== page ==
Kids With Machetes

Green Kirsty

The third little traveller came home last night with some harrowing news. After viewing a BBC documentary at school he’d decided we needed to call a moratorium on all Nestle products. As I watched his angelic yet decidedly earnest face I realized I had no alternative. I agreed immediately.

“Mum, Nestle buy their cocoa from people who use children as labour, and these kids injure themselves because they’re working with machetes! Little kids Mum! With machetes!”

I agreed that it was outrageous and offered a couple of my own discoveries. I told him about our days in Indonesia. How women would ask me why I would choose to breastfeed my child when I could afford formula, insisting that formula was better. I told him about the child that we knew who nearly died from drinking contaminated water in his bottle, and how his mother was insistent that we buy chocolate flavored nestle formula for him each week.

“You know what this means Mum – no more kitkats”

“Okay” I said with a sigh “no more kitkats.”

“And Mum, I hate to be the one to break it to you, but you won’t be able to buy that Nespresso machine you’ve had your eye on.”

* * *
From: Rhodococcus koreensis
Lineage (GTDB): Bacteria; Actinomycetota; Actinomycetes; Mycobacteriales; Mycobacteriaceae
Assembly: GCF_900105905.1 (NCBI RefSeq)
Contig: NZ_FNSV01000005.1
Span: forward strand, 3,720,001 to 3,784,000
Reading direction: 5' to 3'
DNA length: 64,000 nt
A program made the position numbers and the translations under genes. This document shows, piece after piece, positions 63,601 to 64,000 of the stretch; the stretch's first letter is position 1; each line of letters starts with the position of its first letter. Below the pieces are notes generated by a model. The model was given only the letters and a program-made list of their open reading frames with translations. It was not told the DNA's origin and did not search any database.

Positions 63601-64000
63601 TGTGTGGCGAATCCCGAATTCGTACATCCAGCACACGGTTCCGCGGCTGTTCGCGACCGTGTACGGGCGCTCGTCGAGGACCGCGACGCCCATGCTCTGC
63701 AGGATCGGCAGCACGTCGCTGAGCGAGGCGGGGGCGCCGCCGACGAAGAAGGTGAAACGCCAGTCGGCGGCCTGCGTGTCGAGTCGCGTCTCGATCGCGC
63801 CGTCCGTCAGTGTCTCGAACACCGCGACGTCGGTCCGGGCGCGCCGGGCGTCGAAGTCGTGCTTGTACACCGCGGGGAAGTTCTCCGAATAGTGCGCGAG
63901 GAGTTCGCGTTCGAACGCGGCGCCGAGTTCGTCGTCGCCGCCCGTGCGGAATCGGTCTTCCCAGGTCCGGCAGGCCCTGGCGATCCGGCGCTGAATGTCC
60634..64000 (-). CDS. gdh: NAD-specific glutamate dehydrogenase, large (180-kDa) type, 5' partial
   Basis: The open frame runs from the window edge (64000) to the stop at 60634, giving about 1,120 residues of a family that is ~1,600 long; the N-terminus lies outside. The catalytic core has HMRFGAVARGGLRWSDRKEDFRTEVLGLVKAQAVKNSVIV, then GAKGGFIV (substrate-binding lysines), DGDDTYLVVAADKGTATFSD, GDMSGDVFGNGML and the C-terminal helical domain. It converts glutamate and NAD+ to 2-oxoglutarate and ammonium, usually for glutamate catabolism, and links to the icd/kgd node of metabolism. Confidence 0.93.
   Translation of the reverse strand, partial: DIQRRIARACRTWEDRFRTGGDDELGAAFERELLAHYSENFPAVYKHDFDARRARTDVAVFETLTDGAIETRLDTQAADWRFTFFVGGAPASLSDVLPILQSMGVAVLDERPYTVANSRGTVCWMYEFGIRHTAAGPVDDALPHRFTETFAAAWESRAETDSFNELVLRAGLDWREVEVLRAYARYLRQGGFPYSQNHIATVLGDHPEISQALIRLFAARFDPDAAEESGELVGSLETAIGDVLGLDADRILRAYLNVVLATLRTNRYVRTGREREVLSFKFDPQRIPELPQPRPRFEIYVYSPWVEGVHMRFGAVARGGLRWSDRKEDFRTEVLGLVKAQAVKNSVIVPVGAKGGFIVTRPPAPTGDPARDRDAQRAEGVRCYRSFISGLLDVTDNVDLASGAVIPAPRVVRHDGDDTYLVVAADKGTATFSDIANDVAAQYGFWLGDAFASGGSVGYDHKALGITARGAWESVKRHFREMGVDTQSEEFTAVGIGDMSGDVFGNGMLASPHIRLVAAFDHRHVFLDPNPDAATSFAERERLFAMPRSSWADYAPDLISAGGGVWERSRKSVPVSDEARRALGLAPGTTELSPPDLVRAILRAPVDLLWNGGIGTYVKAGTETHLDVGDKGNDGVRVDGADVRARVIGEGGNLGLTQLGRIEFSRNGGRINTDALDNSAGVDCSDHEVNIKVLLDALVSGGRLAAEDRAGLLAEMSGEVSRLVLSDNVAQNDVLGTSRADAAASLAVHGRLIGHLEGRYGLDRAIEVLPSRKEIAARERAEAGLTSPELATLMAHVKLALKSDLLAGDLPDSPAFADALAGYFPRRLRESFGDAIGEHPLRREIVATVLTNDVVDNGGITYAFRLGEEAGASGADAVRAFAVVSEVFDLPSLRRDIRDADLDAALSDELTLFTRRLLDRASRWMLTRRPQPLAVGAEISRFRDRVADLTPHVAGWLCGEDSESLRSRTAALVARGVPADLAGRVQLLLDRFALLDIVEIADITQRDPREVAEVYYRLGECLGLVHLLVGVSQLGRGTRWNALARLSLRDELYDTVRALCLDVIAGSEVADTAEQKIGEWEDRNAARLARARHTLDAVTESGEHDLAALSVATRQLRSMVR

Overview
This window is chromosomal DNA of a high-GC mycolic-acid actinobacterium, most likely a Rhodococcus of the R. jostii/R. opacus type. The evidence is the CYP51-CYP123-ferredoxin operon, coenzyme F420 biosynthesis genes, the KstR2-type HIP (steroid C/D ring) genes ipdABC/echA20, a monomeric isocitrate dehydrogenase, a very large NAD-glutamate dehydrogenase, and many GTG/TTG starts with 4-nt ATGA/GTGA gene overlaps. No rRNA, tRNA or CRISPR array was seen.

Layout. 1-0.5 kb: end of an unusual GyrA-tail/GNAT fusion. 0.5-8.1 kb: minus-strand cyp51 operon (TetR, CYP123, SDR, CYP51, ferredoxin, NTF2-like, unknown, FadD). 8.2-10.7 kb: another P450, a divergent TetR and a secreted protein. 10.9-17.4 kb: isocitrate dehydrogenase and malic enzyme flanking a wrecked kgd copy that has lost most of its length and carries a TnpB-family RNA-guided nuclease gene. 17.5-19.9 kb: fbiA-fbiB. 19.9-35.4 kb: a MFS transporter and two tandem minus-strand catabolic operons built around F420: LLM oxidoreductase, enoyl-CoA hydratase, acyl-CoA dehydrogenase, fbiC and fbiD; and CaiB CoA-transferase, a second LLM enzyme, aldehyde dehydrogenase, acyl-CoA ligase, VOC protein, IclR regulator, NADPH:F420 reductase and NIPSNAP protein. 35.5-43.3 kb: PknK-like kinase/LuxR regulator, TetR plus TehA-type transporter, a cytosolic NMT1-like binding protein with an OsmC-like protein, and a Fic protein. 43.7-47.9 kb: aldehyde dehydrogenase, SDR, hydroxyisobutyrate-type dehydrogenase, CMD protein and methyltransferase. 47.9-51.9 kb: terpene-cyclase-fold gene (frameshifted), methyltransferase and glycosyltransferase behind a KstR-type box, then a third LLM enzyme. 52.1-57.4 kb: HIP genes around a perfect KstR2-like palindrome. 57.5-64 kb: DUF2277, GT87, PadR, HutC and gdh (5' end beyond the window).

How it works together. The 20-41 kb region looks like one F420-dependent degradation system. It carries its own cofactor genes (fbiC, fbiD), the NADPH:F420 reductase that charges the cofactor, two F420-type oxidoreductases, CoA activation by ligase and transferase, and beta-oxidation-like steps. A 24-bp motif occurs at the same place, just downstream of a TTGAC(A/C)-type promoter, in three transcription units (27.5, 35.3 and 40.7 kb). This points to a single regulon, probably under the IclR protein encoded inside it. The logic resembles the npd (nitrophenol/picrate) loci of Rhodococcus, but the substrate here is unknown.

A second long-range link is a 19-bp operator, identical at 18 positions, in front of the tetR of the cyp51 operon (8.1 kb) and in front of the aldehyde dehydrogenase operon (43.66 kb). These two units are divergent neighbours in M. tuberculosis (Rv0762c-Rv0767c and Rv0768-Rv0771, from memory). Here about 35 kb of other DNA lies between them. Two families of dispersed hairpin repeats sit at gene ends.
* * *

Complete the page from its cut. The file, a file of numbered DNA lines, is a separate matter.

I was gutted. I’ve had my eye on that machine for awhile. We’d been to the store. “Are you sure Nestle own them?”

“Yep, sorry Mum. From now on everything we do is fair trade.”

His conviction was admirable, familiar, and set for a fall.

After the multitude of drop offs and pick ups, soccer practice, and homework, we sat down as a family at dinner. Nestle once again came into the conversation.

“I told you all this last year” the second little traveller was indignant.

“I know about this stuff as well” said the first. “I agree we shouldn’t use Nestle.”

They began to discuss what they wouldn’t be eating from now on. Most of it everyday, none of it terribly exciting.

“So what about Milo?” I asked.

There was silence. The fourth traveller’s lip dropped. I thought I saw a tear in the second traveller’s eye.

“I guess no more Milo from now on?”

The first traveller (who has a mild milo addiction) began to change tack, and headed towards a new idea. She began to build an argument, something about not banning completely but just cutting back. You know, because it would still make a difference if you just cut back.

I stifled a giggle. “That’s all it took! Milo?”

I threw in a few more “Don’t forget Cheerios, oh and that chocolate Nesquik that we have at the beach, and I think they own L’Oreal and quite a few of the beauty brands, and Haagen Dazs, we’ll have to stop with the Haggen Dazs…”

They were all still stuck at the Milo.

Bottom line. The aftermath.

They’re cutting back on Milo, and I’m no longer getting a Nespresso machine, because “Mum, think about the children with the machetes.”

I will, while I’m using my plunger.

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